video we posted on Monday about the paraplegic college graduate who used an exoskeleton to walk across the stage? In addition to making us shed grateful tears for the advancement of technology (whew, robotic tech isn’t evil after all), it prompted momentary visions of a future where disabled people have ready access to bionic limbs, super-strong exoskeletons, electric eyes and stair-climbing wheelchairs. Just take a look at the technology in our archives to see what the disabled had to choose from during the greater part of the 20th century.
Click to launch the photo gallery.
Thanks to World War I and the polio epidemic, the 1920s saw an influx in technology designed for the limbless and the paralyzed. Millions of soldiers returned home unable to walk or to use their hands, thus dooming themselves to lives on the street or under state care. Sensing a need for more dignifying career options, inventors produced a slew of special crutches and prostheses to help wounded veterans get on with their lives. Crutches equipped with swing seats (to relieve arm strain), prosthetic arms that could attach to shovels, and typewriters that could be operated with a steel arm all served to ensure that the disabled lived to their fullest potential.
Wheelchairs underwent vast improvements during this era (and in the following three decades) as manufacturers worked to make them motorized, easier to operate, and more adept at navigating bumpy terrain. Although the motorized wheelchair wasn’t officially invented until after World War II, we found a prototype in 1920 that looks as fancy as a Ford Model T.
Technology for the blind and the deaf also feature heavily in our archives, where we cover several decades’ worth of valiant efforts to invent artificial eyes and vibrating sensors. To help the blind navigate safely, one group of students invented an “echo flashlight” that emitted sound waves near obstacles. Meanwhile, a psychologist from Northwestern University developed a pocket watch-shaped device that turned speech patterns into patterns of vibration. Presumably, a (dedicated) deaf person could learn to interpret these vibrations as full sentences.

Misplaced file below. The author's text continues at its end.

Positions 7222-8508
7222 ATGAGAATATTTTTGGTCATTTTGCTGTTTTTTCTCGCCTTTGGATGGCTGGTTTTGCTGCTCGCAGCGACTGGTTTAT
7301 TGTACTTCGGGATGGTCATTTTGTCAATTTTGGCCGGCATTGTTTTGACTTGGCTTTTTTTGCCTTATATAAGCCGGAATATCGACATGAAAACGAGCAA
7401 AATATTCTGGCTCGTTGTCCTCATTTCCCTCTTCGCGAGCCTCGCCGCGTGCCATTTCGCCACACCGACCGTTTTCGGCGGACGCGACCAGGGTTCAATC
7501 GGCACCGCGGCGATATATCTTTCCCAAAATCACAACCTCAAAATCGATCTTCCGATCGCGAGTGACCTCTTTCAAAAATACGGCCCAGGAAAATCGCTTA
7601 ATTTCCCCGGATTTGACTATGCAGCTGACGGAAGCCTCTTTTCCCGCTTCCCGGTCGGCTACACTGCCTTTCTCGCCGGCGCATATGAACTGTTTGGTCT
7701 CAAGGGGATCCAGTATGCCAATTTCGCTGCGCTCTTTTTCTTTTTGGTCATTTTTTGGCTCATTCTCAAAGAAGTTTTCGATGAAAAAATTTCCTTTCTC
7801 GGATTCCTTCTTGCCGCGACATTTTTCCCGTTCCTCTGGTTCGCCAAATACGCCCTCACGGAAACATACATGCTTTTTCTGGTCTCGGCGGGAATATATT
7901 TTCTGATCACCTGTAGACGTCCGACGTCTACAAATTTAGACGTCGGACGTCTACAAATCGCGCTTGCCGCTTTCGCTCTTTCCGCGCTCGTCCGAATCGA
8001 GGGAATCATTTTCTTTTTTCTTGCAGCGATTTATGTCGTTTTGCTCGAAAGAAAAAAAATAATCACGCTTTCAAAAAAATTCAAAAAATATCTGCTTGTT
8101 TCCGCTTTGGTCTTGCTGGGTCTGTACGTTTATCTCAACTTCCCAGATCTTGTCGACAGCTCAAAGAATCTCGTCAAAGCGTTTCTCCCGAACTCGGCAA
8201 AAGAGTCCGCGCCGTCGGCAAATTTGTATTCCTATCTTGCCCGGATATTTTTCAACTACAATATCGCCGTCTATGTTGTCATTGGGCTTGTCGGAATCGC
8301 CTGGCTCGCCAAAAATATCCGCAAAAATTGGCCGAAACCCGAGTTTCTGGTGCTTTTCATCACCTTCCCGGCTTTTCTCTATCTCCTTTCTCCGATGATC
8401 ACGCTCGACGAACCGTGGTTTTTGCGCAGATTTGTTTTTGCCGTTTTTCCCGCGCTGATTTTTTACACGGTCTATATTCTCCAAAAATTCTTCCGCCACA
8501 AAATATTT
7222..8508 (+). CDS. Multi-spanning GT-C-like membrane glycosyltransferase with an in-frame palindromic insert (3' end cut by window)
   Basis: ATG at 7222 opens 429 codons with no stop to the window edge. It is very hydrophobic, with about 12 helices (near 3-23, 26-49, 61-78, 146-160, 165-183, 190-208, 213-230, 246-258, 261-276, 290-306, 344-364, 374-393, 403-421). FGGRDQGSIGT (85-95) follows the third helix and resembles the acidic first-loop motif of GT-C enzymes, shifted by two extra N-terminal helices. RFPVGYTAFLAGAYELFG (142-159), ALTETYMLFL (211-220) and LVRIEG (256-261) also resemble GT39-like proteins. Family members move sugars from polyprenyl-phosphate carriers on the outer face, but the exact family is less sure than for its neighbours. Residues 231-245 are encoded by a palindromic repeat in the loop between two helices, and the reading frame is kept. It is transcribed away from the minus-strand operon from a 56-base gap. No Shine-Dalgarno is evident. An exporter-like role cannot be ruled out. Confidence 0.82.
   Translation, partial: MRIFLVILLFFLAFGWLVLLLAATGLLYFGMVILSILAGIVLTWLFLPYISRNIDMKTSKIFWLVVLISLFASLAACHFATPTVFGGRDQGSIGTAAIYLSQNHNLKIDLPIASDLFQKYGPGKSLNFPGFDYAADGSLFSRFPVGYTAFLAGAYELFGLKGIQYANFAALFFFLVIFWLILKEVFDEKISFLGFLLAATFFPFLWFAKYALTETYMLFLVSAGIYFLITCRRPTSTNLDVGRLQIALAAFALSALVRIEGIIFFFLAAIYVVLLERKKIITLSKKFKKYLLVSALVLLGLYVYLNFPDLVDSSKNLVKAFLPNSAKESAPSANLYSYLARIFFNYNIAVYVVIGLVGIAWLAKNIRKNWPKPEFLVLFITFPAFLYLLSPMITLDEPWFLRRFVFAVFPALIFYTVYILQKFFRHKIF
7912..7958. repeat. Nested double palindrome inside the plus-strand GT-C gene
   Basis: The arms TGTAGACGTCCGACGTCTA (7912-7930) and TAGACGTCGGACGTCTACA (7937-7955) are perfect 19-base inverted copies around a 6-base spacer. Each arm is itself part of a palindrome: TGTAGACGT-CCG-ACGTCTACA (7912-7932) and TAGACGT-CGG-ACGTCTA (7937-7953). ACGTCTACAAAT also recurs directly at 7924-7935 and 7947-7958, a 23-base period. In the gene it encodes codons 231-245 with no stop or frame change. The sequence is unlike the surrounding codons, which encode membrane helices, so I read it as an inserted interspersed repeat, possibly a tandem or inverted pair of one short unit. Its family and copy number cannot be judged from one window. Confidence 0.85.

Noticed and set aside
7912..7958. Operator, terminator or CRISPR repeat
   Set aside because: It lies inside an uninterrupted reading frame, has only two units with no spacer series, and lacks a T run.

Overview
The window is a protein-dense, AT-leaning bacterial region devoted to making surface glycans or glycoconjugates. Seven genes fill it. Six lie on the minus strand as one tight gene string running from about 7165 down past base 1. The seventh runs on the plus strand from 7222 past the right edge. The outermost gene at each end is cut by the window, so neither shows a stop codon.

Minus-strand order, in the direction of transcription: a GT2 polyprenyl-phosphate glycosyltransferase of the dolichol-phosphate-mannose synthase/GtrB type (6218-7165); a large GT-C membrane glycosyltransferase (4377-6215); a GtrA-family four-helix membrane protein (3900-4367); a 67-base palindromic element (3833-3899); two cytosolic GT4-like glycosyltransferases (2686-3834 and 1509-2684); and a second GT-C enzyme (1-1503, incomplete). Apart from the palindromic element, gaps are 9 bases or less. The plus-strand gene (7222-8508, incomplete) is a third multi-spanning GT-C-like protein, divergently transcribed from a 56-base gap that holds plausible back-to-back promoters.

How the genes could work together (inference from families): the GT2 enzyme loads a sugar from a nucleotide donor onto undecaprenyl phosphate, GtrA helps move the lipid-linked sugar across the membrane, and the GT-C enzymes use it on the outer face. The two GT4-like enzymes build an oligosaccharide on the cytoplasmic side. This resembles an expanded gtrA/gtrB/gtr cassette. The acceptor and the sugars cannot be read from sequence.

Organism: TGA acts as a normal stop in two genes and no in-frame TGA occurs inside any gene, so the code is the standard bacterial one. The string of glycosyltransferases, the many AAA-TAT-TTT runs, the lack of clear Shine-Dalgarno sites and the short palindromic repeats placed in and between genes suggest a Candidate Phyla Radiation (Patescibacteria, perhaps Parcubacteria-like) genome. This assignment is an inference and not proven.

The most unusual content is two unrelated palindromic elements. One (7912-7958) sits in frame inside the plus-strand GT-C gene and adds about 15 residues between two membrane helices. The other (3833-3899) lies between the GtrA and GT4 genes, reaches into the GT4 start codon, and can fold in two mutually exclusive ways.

Impressed yet? Click through our
gallery to see the wheelchairs, steel arms, and portable sensors developed to make live easier for people with disabilities.
Sit-Down Crutches: August 1918
In addition to killing millions of military personnel, World War I sent home scores of soldiers with debilitating injuries — namely, with a compromised ability to walk. Anybody who’s ever had to use crutches knows how much pain they inflict on your armpits, hence the invention of crutches that let you sit down while hobbling around. The image pictured left shows a pair invented by Walter Clifford of London, who installed a small swing to the arm supports of his crutches. The seat, which resembled a bicycle saddle (or for what was presumably the budget version, a pad on springs), could be adjusted according to the user’s height or be removed when not needed. You could also strap the crutches to your chest, leaving your hands and arms free to move around. Read the full story in
“Now the Crippled Soldier Can Do His Walking Sitting Down”
New-Fangled Prosthesis: November 1918
After reaping medals for their heroism, it wasn’t uncommon for disabled World War I soldiers to end up on the streets or as charity cases, destined to spend the rest of their lives basket-weaving or begging for change. Anticipating the end of the war, the Red Cross, the Federal Board of Vocational Education, the Surgeon-General’s office and several other non-profit groups pursued measures to place disabled soldiers in jobs that would keep their dignity intact. This of course involved developing prosthesis to ease their transition to normal life. The man pictured on the left is wearing a “chuck” arm that could be fastened to a variety of appliances: utensils, shovels, boxing gloves, and pencil holders, to name a few. The artificial arm, which was made of steel wires and rawhide cords, didn’t work as well as a natural arm, but it showed wounded veterans that they didn’t have to take careers in piano-tuning or chair bottom-weaving to survive; they could be farmhands or assemblymen if they wished. Read the full story in
“Crippled But Undaunted”
New Electric Wheelchairs: May 1920
While electric-powered wheelchairs were officially invented by George Klein during World War II, their origins are rooted a couple of decades earlier, when people were just beginning to incorporate electricity in their daily lives. This battery-powered model was “so easy to drive that an invalid can manipulate it,” and it moved slowly enough to reduce the risk of accidents. Pulling the small power lever on the right-hand side would start the chair, would moving the longer lever back and forth would regulate its speed. Read the full story in
“An Invalid’s Electric”
Rolling Desk: December 1921